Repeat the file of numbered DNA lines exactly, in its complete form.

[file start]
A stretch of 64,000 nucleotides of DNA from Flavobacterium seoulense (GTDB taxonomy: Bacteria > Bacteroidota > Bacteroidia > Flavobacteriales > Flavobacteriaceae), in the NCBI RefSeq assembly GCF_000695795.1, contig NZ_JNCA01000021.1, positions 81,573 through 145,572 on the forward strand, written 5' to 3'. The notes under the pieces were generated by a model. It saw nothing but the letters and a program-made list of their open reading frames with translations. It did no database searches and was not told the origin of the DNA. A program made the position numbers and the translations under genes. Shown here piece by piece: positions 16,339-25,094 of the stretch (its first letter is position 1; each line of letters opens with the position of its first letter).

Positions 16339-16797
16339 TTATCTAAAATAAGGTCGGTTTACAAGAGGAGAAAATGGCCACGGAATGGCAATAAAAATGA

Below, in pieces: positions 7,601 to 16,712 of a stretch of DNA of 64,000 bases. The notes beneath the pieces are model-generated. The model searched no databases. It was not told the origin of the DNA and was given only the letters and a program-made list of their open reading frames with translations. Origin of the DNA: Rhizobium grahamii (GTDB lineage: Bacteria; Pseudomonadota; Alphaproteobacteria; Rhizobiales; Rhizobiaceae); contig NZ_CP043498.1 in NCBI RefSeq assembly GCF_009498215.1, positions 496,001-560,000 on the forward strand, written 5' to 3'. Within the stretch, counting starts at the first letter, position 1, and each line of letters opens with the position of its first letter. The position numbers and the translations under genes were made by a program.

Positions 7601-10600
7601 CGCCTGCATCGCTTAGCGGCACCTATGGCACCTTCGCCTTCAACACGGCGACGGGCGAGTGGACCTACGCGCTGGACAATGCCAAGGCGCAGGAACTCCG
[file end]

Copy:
A stretch of 64,000 nucleotides of DNA from Flavobacterium seoulense (GTDB taxonomy: Bacteria > Bacteroidota > Bacteroidia > Flavobacteriales > Flavobacteriaceae), in the NCBI RefSeq assembly GCF_000695795.1, contig NZ_JNCA01000021.1, positions 81,573 through 145,572 on the forward strand, written 5' to 3'. The notes under the pieces were generated by a model. It saw nothing but the letters and a program-made list of their open reading frames with translations. It did no database searches and was not told the origin of the DNA. A program made the position numbers and the translations under genes. Shown here piece by piece: positions 16,339-25,094 of the stretch (its first letter is position 1; each line of letters opens with the position of its first letter).

Positions 16339-16797
16339 TTATCTAAAATAAGGTCGGTTTACAAGAGGAGAAAATGGCCACGGAATGGCAATAAAAATGA

Below, in pieces: positions 7,601 to 16,712 of a stretch of DNA of 64,000 bases. The notes beneath the pieces are model-generated. The model searched no databases. It was not told the origin of the DNA and was given only the letters and a program-made list of their open reading frames with translations. Origin of the DNA: Rhizobium grahamii (GTDB lineage: Bacteria; Pseudomonadota; Alphaproteobacteria; Rhizobiales; Rhizobiaceae); contig NZ_CP043498.1 in NCBI RefSeq assembly GCF_009498215.1, positions 496,001-560,000 on the forward strand, written 5' to 3'. Within the stretch, counting starts at the first letter, position 1, and each line of letters opens with the position of its first letter. The position numbers and the translations under genes were made by a program.

Positions 7601-10600
7601 CGCCTGCATCGCTTAGCGGCACCTATGGCACCTTCGCCTTCAACACGGCGACGGGCGAGTGGACCTACGCGCTGGACAATGCCAAGGCGCAGGAACTCCG